“They’re paying all of that tuition, yet they’re not allowed to go to school in person,” he said. “If that’s the route that the regents would like to go down, I’m sure there are a lot of other options that are a lot cheaper. I don’t know why all of our conversations forget about the parents and the students. I’m very frustrated by that.”

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Iowa College Aid recently surveyed Free Application for Federal Student Aid filers in Iowa about financial factors involved in fall 2020 enrollment and found 82 percent of the nearly 10,000 respondents said “at least one issue related to COVID-19 affected their ability to pay for college.”

Among respondents who didn’t enroll, the most-cited financial issue was temporary job loss, according to Iowa College Aid spokeswoman Elizabeth Keest Sedrel.

“Among all FAFSA filers, the most-cited difficulty in paying for college was increasing costs, followed by temporary job loss,” she said.

Help from Harreld?

Sen. Joe Bolkcom, D-Iowa City, said the push for more state resources has been missing a key ally — Harreld himself.

Since being hired by the regents as UI president in 2015, Harreld has been “completely ineffective” in advocating for resources the UI desperately needs, he said.

Although Harreld has repeatedly made public appeals and presentations arguing for stronger support, Bolkcom said he has not met with state and local leaders.

“He’s just a no-show,” Bolkcom said. “He doesn’t really lobby for resources, so he’s not actually probably going to be involved in any of the work that leads up to getting a better appropriation.”

Harreld, who in October announced plans to retire after the board hires a replacement, has not met with the Johnson County legislative delegation in nearly three years, Bolkcom said.

In response to the criticism, UI spokeswoman Jeneane Beck said the campus boasts a “robust legislative advocacy program that includes statehouse visits and handwritten postcards from students, faculty and staff, a university-wide day at the Capitol known as Hawkeye Caucus Day, and tours of campus known as Legislators in the Lab.”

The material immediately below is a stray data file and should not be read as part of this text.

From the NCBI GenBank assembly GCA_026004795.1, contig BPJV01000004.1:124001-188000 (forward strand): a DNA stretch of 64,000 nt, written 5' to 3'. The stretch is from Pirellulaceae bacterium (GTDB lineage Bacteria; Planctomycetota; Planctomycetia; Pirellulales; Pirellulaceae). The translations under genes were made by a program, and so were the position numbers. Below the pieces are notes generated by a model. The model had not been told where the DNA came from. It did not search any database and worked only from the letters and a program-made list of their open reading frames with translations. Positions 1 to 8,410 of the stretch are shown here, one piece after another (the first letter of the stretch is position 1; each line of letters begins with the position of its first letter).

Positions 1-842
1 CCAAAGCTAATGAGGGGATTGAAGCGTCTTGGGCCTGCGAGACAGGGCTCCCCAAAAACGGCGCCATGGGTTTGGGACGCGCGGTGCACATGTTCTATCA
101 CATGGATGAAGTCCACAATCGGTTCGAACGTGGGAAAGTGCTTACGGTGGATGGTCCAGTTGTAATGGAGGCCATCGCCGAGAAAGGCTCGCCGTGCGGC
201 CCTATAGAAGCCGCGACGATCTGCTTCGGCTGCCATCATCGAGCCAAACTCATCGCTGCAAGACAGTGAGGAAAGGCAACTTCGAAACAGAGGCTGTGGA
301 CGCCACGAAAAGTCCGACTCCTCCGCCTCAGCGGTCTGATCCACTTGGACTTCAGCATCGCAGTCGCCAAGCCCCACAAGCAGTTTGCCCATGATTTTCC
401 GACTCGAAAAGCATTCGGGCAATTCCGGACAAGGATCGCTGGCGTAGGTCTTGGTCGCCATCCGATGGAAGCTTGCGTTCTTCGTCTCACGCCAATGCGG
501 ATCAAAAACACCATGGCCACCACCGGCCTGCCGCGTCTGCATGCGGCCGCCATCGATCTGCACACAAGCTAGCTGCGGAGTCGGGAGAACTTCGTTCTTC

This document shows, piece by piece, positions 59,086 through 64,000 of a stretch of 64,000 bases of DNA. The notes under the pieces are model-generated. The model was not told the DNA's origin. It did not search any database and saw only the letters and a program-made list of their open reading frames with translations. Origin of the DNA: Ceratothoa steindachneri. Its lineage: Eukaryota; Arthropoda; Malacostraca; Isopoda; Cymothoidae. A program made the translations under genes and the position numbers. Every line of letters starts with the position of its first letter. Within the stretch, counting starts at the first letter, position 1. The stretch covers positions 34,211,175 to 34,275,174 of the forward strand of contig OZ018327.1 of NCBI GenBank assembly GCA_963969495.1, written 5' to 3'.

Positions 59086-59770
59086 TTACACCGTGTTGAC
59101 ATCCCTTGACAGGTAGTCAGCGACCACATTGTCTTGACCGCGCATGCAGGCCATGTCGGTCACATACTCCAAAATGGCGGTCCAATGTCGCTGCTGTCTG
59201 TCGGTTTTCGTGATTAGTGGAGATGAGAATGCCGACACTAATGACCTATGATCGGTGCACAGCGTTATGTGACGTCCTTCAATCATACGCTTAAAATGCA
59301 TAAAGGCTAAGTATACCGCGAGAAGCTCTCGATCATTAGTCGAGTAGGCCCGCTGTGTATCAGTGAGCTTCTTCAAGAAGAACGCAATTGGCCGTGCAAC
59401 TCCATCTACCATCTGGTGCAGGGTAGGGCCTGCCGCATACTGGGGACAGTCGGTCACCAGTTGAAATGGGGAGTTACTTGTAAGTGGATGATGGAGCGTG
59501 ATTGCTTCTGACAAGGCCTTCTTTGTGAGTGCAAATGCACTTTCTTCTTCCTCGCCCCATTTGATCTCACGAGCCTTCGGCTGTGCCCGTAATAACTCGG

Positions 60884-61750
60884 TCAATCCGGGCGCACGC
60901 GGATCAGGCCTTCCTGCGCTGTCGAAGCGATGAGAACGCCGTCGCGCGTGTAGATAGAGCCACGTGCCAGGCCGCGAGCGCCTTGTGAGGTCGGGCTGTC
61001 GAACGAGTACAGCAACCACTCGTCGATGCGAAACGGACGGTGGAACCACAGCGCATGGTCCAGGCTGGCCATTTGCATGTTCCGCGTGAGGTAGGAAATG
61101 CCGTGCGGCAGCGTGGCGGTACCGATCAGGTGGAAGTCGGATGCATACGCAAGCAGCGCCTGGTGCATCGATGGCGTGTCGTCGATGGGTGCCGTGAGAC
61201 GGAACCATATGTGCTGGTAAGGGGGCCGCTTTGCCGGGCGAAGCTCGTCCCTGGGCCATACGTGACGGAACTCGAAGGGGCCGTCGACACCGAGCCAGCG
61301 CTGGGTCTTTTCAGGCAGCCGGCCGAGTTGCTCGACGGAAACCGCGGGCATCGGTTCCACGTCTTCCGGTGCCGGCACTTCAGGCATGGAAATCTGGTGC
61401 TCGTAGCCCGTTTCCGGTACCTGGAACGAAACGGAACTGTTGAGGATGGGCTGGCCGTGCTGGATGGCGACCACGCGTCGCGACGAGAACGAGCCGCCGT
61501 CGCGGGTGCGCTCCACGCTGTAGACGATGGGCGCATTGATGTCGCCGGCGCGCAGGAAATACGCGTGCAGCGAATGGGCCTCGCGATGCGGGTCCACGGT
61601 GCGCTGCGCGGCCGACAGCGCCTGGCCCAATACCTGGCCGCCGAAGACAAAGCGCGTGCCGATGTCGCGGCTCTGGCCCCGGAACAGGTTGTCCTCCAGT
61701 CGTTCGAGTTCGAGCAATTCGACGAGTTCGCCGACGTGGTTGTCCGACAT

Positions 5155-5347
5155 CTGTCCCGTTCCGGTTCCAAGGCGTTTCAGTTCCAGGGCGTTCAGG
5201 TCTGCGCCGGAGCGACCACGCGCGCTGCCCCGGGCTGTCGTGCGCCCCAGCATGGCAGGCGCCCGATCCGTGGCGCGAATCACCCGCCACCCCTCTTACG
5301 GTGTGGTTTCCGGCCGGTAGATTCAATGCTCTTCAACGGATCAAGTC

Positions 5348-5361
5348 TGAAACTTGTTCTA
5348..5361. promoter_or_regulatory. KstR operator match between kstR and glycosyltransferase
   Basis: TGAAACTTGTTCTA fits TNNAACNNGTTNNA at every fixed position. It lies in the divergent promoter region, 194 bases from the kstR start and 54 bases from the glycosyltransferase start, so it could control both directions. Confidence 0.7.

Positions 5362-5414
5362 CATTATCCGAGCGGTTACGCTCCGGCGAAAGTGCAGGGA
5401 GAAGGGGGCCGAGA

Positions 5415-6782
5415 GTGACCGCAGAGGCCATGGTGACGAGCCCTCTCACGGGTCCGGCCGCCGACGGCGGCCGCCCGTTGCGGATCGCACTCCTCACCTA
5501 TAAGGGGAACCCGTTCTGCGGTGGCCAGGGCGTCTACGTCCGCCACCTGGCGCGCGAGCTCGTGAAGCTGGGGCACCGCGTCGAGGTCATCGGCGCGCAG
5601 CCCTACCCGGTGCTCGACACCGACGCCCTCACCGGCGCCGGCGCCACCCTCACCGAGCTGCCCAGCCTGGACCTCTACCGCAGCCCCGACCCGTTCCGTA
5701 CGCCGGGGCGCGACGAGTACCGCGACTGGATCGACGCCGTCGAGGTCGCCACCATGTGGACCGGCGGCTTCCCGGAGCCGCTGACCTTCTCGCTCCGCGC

“The university provides senators and representatives information about the university’s impact on their local districts, answers frequent questions, and in coordination with the Board of Regents provides feedback on legislation that impacts the university,” Beck said. “President Harreld is a part of this process and engages as needed with legislators on key issues.”

Despite his critique, Bolkcom said he supports fully funding the regents’ request.

Should lawmakers grant the full $18 million higher education funding bump — something that hasn’t happened since 2014 — the universities would use it for student financial aid, updating online and hybrid two-way teaching capabilities, and making more online classes and programs possible, according to the board’s legislative request.

“Iowa has no financial aid funding designated solely for students attending Iowa’s public universities,” according to the request, noting the state gives 78% of its need-based aid to students at private colleges, 15% to those at community colleges and 6% to public university students.

“Iowa is last among all states in the percent of need-based aid provided to students attending public colleges and universities,” according to the request, which advocated the need for distance learning upgrades.

Sen. Zach Wahls, D-Coralville, said Democrats want in-person learning, too, but they “also understand that we live in a world where facts are real and science matters.”

About the regents’ funding request, Wahls suggested a lot will depend on federal support at the state and local level. But he backed the need for it.

“It’s a well-documented thing that when the economy kind of goes in the wrong direction, more people go back to school, either for a bachelor’s or an associate degree,” he said. “It should make sense that we should be increasing funding and helping grow access.”